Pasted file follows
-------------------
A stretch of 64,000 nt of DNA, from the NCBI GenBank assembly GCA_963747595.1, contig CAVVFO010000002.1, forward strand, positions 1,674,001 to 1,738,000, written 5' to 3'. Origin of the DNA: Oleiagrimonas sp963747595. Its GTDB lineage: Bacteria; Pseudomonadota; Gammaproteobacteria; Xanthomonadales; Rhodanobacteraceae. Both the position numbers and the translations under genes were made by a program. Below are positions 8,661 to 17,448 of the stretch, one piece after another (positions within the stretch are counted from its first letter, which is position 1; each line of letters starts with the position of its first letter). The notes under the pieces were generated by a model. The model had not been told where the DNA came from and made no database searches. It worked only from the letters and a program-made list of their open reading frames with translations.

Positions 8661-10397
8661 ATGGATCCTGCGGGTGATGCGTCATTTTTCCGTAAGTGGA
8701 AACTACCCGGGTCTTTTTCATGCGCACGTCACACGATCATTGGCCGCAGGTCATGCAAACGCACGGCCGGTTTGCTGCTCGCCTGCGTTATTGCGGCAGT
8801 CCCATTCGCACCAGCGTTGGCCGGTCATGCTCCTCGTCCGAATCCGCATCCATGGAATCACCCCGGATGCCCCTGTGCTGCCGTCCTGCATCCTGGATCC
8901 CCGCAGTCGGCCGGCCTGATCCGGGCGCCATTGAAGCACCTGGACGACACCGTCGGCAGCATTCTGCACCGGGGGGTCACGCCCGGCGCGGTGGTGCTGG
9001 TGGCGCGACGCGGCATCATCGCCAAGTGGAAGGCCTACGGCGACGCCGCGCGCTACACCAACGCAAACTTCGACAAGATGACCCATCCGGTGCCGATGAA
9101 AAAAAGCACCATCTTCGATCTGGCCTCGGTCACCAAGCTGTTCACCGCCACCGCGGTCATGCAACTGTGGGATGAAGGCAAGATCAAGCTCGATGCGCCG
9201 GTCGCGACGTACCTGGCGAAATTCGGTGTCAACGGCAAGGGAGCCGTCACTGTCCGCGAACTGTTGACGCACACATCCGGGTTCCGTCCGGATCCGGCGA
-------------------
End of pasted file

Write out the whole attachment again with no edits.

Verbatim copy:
A stretch of 64,000 nt of DNA, from the NCBI GenBank assembly GCA_963747595.1, contig CAVVFO010000002.1, forward strand, positions 1,674,001 to 1,738,000, written 5' to 3'. Origin of the DNA: Oleiagrimonas sp963747595. Its GTDB lineage: Bacteria; Pseudomonadota; Gammaproteobacteria; Xanthomonadales; Rhodanobacteraceae. Both the position numbers and the translations under genes were made by a program. Below are positions 8,661 to 17,448 of the stretch, one piece after another (positions within the stretch are counted from its first letter, which is position 1; each line of letters starts with the position of its first letter). The notes under the pieces were generated by a model. The model had not been told where the DNA came from and made no database searches. It worked only from the letters and a program-made list of their open reading frames with translations.

Positions 8661-10397
8661 ATGGATCCTGCGGGTGATGCGTCATTTTTCCGTAAGTGGA
8701 AACTACCCGGGTCTTTTTCATGCGCACGTCACACGATCATTGGCCGCAGGTCATGCAAACGCACGGCCGGTTTGCTGCTCGCCTGCGTTATTGCGGCAGT
8801 CCCATTCGCACCAGCGTTGGCCGGTCATGCTCCTCGTCCGAATCCGCATCCATGGAATCACCCCGGATGCCCCTGTGCTGCCGTCCTGCATCCTGGATCC
8901 CCGCAGTCGGCCGGCCTGATCCGGGCGCCATTGAAGCACCTGGACGACACCGTCGGCAGCATTCTGCACCGGGGGGTCACGCCCGGCGCGGTGGTGCTGG
9001 TGGCGCGACGCGGCATCATCGCCAAGTGGAAGGCCTACGGCGACGCCGCGCGCTACACCAACGCAAACTTCGACAAGATGACCCATCCGGTGCCGATGAA
9101 AAAAAGCACCATCTTCGATCTGGCCTCGGTCACCAAGCTGTTCACCGCCACCGCGGTCATGCAACTGTGGGATGAAGGCAAGATCAAGCTCGATGCGCCG
9201 GTCGCGACGTACCTGGCGAAATTCGGTGTCAACGGCAAGGGAGCCGTCACTGTCCGCGAACTGTTGACGCACACATCCGGGTTCCGTCCGGATCCGGCGA